All the parts of a catheter proposed by the invention but at least those which come into direct contact with the respective patient and are also introduced into the aorta should be made from bio-compatible materials which are compatible with the respective organism. It should also be possible to sterilise them, in which case it should be possible to use one of the standard sterilisation processes.

The invention will be explained in more detail on the basis of examples.

Of the drawings:

FIGS. 1 to 4 are schematic diagrams illustrating an example of a catheter proposed b the invention during different possible phases of an implantation procedure;

FIG. 5 shows an example of a catheter with a manipulating part and

FIG. 6 is an exploded diagram illustrating the manipulating part illustrated in FIG. 5.

FIGS. 1 to 4 are intended to illustrate and provide a clearer understanding of an example of a catheter proposed by the invention. The individual diagrams illustrate different phases which take place during implantation of an anchoring support 10 incorporating a heart valve prosthesis.

The example of a catheter proposed by the invention illustrated in FIG. 1 is shown with the cartridge unit 4, which is still completely closed, containing an anchoring support 10 incorporating a heart valve prosthesis in the non-expanded state and thus collapsed, so that it can be fed by means of the internally hollow guide system 1 through an appropriate access into the aorta and through it to the respective implantation site on the patient's heart.

Proximally disposed on the cartridge unit 4 is a flexible tip made from silicone, which facilitates the introduction procedure and reduces the risk of damage.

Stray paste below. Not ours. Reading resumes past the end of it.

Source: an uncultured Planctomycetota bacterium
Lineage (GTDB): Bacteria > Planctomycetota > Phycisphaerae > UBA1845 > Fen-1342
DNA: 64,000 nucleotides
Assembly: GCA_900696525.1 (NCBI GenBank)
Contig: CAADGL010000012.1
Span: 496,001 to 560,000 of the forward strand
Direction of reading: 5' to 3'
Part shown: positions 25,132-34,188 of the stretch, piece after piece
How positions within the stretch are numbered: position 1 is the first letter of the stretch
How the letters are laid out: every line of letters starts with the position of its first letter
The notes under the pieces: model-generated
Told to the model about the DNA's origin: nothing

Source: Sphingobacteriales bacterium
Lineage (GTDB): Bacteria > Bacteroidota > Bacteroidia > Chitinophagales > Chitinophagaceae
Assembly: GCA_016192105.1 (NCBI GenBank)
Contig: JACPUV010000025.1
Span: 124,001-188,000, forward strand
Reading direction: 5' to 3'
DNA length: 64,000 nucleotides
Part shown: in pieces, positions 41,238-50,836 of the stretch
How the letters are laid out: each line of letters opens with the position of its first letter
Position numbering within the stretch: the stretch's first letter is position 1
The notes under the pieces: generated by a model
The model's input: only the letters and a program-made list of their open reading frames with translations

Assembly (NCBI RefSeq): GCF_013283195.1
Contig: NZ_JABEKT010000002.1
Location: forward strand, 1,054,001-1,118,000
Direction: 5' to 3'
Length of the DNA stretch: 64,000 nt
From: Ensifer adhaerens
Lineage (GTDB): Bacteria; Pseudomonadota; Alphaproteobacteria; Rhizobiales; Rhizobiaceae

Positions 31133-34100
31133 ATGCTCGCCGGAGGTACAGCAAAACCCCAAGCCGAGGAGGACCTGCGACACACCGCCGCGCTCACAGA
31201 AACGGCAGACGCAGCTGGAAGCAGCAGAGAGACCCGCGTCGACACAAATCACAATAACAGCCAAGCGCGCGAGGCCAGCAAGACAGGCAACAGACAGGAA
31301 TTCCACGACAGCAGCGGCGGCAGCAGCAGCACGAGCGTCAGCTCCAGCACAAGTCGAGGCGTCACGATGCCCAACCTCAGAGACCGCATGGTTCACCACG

Part 5 of the cartridge unit is re ably connected to the other parts of the guide system 1, for example by means of a screw connection.

Adjoining the cartridge unit 4 is a bendable region 9, which is designed and dimensioned so that it is guaranteed to be able to move through the bend of a patient's aorta without causing problems.

Possible designs of such a bendable region 9 will be explained below.

Other parts of the internally hollow guide system 1 are also illustrated and FIGS. 1 to 4 show two operating elements 2 and 3 running through the guide system 1 as far as the cartridge unit 4, and in this instance the operating element 2 likewise runs through the internally hollow operating element 3 as far as the cartridge unit 4.

The operating elements 2 and 3 in this instance are provided in the form of lengths of compression spring, which are preferably reinforced by means of tension wire. Such tension wires make the catheter safer as it is being removed from the patient's body once the operation is complete.

Other parts 11 of the guide system 1 are illustrated on the left-hand side, which may be provided in the form of more or fewer sleeve-shaped parts, although these must be secured so that they are sufficiently pressure- and tension-resistant to withstand introduction into the aorta and extraction from the aorta again. Appropriately stiff plastic hoses may be used for this purpose, for example PTFE hoses or hoses with a PTFE base, because they are sufficiently compatible with the organism and can also be sterilised.

FIG. 2 illustrates the procedure which takes place during a first stage of the operation on reaching the implantation site on the respective patient's heart. The part/sleeve-shaped element 7 of the cartridge unit 4 can be pulled back in the distal direction by a distal movement of one of the operating elements 2 and/or 3 so that some hoops of the anchoring support 10, for example and preferably the support hoops provided on the known heart valve prosthesis disclosed in WO 2004/019825 A1, expand and are biased radially outwards.